When I was a little girl, I could spell like nobody’s business. From first grade on up to sixth, every week, we had spelling words. Mom practiced spelling with me while she brushed my hair in the morning before school;. lots of times we had spelling bees at school.
Mrs. Taylor, my sixth grade teacher, had a spelling bee every single Friday. Now that was something I was good at. I won a lot of spelling bees. In May, Mrs. Taylor announced the Big Bee; if I won, I got to go to the Mary Crapo, in the next town over where Mom did the grocery shopping, and compete in their Spelling Bee. I about wore Mom out, making her ask me every word in the book, I was determined to win, and sure enough I did.
When the day came for the big Bee, I put on a new blue dress, Mom made me just for the occasion, with a bow in the back. Mom was a perfect bow-tier; she could make a bow lay perfectly horizontal, across my waist in the back; I knew ’cause for one thing, I saw all my sisters’ bows, and for another thing, other mothers were always asking Mom, ‘how’d you get that bow to be so perfect?’ Mom let me wear her Immaculate Mary mother for good luck, too.
When I got over to Mary Crapo, some nice girls were assigned to keep me company, ’cause it would be awhile before the Big Bee. If I remember right, the girls’ were Lori, Patty, and Carla, all blond headed, like my sister Vickie; Lori’s was a little bit brown, but not dark as a black walnut, like Bonita’s. There were tons of kids at that school; I wondered how anyone kept track of their friends with so many kids out there on the playground; maybe if I went to that school, I wouldn’t even see Connie every day. Probably a new kid, didn’t even get noticed, and nobody could even tell if someone failed a grade, ’cause there was such a crowd of kids.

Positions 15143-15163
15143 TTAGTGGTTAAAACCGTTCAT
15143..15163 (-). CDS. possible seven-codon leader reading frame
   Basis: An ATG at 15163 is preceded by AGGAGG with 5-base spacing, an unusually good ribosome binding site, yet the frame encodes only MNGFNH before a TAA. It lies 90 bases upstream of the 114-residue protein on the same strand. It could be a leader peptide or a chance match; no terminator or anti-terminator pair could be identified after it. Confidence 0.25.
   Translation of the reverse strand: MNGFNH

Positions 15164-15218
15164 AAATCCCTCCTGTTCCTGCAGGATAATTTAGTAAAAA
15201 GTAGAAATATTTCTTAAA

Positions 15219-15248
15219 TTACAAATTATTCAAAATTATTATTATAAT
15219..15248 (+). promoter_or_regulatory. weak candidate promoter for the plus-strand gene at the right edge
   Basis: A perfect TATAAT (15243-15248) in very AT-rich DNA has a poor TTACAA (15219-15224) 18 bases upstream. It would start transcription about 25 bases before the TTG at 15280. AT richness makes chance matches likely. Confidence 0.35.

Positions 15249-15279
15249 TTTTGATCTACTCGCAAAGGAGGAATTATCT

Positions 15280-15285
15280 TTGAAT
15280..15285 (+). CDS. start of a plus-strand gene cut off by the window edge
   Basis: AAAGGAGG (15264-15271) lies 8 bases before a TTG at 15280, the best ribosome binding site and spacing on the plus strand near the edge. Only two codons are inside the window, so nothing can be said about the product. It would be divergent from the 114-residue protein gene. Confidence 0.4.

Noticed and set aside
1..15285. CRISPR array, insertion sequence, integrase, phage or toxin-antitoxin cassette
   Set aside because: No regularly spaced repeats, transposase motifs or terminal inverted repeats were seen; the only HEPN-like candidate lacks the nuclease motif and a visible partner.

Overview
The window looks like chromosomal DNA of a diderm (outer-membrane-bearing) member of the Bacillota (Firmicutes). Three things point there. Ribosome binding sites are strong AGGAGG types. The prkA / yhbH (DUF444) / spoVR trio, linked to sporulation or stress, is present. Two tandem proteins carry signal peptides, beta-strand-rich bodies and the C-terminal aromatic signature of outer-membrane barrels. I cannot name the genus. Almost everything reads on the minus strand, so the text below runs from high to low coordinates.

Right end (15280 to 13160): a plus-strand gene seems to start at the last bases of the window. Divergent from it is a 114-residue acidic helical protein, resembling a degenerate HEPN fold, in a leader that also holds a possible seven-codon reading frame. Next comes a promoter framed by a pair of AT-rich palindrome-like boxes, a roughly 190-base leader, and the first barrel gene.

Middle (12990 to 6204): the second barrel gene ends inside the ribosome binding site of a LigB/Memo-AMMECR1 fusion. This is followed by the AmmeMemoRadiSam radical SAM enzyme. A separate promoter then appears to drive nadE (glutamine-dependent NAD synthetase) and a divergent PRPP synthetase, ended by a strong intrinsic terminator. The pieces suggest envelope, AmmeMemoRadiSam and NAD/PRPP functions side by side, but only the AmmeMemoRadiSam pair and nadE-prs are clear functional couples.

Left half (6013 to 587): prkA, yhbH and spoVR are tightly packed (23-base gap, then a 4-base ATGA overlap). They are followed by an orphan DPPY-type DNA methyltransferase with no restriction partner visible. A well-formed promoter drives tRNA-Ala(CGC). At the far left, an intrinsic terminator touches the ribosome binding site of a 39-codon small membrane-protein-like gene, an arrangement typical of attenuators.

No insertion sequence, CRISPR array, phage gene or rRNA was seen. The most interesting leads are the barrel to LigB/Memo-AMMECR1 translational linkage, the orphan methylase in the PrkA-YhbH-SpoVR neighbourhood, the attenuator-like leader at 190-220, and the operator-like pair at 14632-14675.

I went to some classes, and had lunch with Patty, Lori, and Carla and played on the playground at Noon Hour, only they called it Lunch Hour. For the first time in my life, I felt kinda shy, so I mainly listened to them talk to each other, ’cause they were all good friends, like I had back at my school. Not a single one of the girls on the playground had on a dress with a bow in the back, they had on bright-colored, store-bought dresses with no waistline, the kind Deanna was always asking Mom to make for her, and they all had on socks pulled up to their knees, not little lacy, fold-down socks like mine. I got to thinking maybe I looked like a baby to them. Patty said she loved the blue of my dress and all the pretty waves in the fabric that she could only see when she looked really close, and Lori asked me how I got my hair to curl like that, and then I knew I was gonna be alright, ’cause now I had some new friends.
The Big Bee was on a huge stage, with what seemed like a whole gymnasium full of kids watching. I stood up there with all those new faces, city faces to me, and clutched the Immaculate Mary medal in one hand. I kept spelling and spelling, I started to think I could win against all these new kids in this better school, which Mom and Dad worked so hard to get my school annexed to, ’cause more and more kids went out, and I knew how to spell all the words, even the ones that weren’t for me. I went out sixth from the best.
When I got back to my regular school, Mrs. Taylor asked me how I did, and what word I missed on. “Mahogany,” I said.
“Well, you will never forget how to spell that word,” she said to me. And I never did.
Sometimes, just when I think we’re the best at something, the game gets bigger, and I get a chance to see how I can improve. The main thing is to keep learning, keep trying new things, and keep my eyes open for new friends. They are almost always out there, just waiting to take my hand and help me feel comfortable.